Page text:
The U.S. Senate overturned a U.S. Fish and Wildlife Service rule that stopped a set of appalling and unsporting hunting methods on national wildlife refuges in Alaska. These cruel and unsporting practices include shooting or trapping whole families of wolves while at their dens with pups, using airplanes to scout for brown and black bears to shoot, trapping bears with steel-jawed leghold traps and wire snares and luring grizzly bears with food to get a point blank kill.
Republicans provided the votes for the measure, which passed by a vote of 52 to 47. The House of Representatives passed similar legislation last month. The bill now goes to President Donald Trump to be signed into law.
“What the Senate did today should outrage the conscience of every animal lover in America,” said Wayne Pacelle, president and CEO of the Humane Society of the United States. “The passage of this bill means that we’ll see wolf families killed at their dens, bears chased down by planes or suffering for hours in barbaric steel-jawed traps or snares.”
This legislation blocks the administration from ever issuing a similar rule on this topic, leaving the authority to prohibit these egregious trophy hunting methods solely in the hands of Congress.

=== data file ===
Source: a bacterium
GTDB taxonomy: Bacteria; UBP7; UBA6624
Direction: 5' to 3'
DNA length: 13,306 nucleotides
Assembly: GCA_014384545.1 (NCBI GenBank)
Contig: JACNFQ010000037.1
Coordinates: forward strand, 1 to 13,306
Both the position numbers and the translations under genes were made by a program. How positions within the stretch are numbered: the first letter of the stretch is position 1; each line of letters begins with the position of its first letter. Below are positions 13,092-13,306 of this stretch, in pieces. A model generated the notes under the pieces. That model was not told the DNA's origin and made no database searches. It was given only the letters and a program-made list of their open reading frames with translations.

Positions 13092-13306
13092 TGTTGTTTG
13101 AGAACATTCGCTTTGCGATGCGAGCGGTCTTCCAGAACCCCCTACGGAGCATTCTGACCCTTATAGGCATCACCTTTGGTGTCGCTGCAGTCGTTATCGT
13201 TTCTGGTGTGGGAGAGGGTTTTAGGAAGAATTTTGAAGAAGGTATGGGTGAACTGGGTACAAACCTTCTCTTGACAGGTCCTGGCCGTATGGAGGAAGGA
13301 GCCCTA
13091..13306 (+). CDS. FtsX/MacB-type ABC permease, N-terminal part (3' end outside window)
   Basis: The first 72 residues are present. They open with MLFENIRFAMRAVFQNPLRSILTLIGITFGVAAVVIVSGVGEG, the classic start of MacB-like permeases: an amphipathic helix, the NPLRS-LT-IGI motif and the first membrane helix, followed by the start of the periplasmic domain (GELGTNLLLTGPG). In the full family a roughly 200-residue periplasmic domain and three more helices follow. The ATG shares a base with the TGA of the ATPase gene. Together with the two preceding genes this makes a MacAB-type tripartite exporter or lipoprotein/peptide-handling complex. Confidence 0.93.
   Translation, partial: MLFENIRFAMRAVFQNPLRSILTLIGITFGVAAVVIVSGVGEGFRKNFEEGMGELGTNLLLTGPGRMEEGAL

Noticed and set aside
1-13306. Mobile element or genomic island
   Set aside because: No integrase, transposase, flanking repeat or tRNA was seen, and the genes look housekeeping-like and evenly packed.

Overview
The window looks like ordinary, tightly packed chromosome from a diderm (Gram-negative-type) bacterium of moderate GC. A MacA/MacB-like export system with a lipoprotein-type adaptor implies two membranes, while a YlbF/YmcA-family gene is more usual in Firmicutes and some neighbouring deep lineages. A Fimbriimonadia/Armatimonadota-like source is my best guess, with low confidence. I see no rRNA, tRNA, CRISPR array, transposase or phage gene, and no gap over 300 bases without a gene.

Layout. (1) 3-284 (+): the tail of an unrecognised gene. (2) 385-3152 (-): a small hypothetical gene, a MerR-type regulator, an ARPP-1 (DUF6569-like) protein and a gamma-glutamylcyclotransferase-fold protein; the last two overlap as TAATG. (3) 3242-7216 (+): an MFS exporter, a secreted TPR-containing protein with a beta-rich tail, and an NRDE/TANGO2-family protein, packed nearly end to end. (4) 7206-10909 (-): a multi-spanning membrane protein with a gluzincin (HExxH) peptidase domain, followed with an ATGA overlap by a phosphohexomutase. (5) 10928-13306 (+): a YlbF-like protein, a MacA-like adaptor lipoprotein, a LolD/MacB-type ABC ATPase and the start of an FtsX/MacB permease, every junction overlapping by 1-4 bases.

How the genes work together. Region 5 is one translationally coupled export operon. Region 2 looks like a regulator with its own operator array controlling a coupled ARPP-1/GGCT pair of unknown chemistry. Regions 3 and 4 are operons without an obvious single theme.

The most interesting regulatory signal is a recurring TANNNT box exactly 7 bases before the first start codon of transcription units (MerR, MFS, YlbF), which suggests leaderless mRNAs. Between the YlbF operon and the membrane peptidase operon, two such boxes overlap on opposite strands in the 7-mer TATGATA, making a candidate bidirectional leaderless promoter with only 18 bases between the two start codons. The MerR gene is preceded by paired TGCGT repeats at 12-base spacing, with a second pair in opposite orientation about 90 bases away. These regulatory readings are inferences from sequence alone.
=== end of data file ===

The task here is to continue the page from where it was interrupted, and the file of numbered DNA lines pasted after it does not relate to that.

While the backers of the measure claimed this was a state’s rights issue, a recent poll by Remington Research Group found that Alaska voters oppose these inhumane and unsporting methods by a 2–1 margin, and many Alaskans voiced support for the rule during the extensive public comment period. Wildlife biologists have roundly condemned Alaska’s inhumane and unsporting hunting practices.
These are federal public lands supported by all Americans who greatly value these iconic and majestic wildlife, and with today’s vote, the Senate undid a rule years in the works that was launched by professional wildlife scientists at the U.S. Fish and Wildlife Service. The practices in question are disallowed in almost every state, yet Congress has made it clear these inhumane practices will once again be used in national wildlife refuges in Alaska—the one category of federal lands specifically created to protect wildlife and promote the diversity of species.
The HSUS, which aired a related television commercial in the Washington, D.C., area, urged lawmakers to oppose the resolution.
The HSUS along with 70 other groups, including Alaskans for Wildlife, Alaska Wildlife Alliance, Friends of Alaska Wildlife Refuges, Lynn Canal Conservation, Northern Alaska Environmental Center, Oasis Earth, Resurrection Bay Conservation Alliance, Sierra Club—Alaska Chapter and the Southeast Alaska Conservation Council opposed H.J. Res. 69. Last year, a group of more than 50 scientists sent a letter to Congress in support of the U.S. Fish and Wildlife Service rule.
- Media Relations